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Making disciples among the unreached
     

Mentoring Aigerim

Tags: Discipleship, Eurasia, Ukraine, Story

SEND's workers around the world see our new vision statement — a global movement of Jesus followers making disciples among the unreached — taking root in each place they serve. SEND workers practice incarnational ministry, living purposefully among the people we hope to reach. In this case, "among" means literally sharing a kitchen. Today we read about how a beautiful discipleship relationship naturally developed when a missionary family offered their spare room to a seminary student. 

• • • 

By Kellie Benge in Ukraine — We had just dropped our youngest child off at college and were on a plane flying to Ukraine. As a mother, I was fighting that feeling that I had abandoned our three children, two in college, the oldest married with one child. They were all very supportive of our calling to serve in Ukraine training pastors since my husband, Jerry, had been a pastor for the previous 27 years. My prayer was that God would use this time in all of our lives to strengthen us and help us better live out the gospel that all of us believed.

Little did I know what God had in store for me when one Sunday, about six months after we arrived in Kyiv, a colleague announced that he knew of a student from Kazakhstan who needed a place to live for a short time while she looked for more permanent housing. Jerry and I went home and talked about it and decided that since we had an extra bedroom, we should share it with this student. That began a relationship that I, to this day, regard as one of the greatest gifts that God has given me. I think it has been a big blessing to Aigerim as well.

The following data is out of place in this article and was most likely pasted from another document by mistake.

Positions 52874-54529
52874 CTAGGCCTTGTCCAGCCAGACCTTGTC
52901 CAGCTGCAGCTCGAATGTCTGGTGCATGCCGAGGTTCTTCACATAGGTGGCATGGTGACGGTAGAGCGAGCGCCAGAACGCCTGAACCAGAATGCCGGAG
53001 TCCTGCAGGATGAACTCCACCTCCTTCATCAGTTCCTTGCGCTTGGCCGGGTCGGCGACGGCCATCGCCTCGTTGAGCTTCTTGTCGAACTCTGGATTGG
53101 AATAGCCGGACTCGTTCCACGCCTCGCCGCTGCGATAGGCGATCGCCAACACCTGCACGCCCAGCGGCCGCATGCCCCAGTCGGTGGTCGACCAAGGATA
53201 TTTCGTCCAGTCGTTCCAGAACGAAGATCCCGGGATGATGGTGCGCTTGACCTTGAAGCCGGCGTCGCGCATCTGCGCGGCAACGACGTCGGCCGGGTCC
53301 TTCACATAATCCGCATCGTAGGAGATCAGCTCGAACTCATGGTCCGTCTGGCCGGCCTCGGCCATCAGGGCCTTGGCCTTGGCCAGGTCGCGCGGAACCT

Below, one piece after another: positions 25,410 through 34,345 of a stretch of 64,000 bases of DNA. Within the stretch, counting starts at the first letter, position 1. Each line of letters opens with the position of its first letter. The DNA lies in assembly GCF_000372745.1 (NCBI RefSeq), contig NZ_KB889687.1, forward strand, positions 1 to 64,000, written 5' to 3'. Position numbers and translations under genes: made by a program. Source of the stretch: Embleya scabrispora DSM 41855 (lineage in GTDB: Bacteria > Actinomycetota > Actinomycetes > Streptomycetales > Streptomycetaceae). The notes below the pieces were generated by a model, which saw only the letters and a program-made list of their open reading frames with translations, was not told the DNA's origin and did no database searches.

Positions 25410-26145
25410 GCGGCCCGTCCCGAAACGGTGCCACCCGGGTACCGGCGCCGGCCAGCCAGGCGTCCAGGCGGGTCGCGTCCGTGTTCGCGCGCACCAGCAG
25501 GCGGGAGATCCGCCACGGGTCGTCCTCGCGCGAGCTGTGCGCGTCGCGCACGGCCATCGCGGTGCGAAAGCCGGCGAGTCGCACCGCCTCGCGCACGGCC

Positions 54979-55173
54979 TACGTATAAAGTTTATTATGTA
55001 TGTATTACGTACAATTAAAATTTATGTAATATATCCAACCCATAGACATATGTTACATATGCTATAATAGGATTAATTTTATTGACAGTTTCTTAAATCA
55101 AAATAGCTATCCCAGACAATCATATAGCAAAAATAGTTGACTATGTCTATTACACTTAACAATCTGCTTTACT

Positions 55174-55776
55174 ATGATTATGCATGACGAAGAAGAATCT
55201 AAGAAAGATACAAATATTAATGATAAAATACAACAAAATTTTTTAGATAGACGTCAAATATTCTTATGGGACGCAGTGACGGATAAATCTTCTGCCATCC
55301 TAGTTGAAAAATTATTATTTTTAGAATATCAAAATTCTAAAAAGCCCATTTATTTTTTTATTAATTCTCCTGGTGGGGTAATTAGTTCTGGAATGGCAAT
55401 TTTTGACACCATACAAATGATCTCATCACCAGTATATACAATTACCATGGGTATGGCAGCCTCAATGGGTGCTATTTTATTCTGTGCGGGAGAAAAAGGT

When the day came for me to meet this student, as I sat waiting in the lobby of the seminary, I began to have doubts about what we had offered to do: What about differences in culture? What if we didn’t get along? What if she didn’t want to keep her room clean or if she didn’t care about taking care of our things? Would we be able to communicate? I had been in language school only six months — I hardly knew anything, and I was petrified to speak in Russian.

Someone brought Aigerim to me, we got into a taxi and we rode silently the 10 minutes it took to get to our apartment. I stumbled through showing her her room and helping her get settled. She was very quiet and stayed in her room for the first couple of days.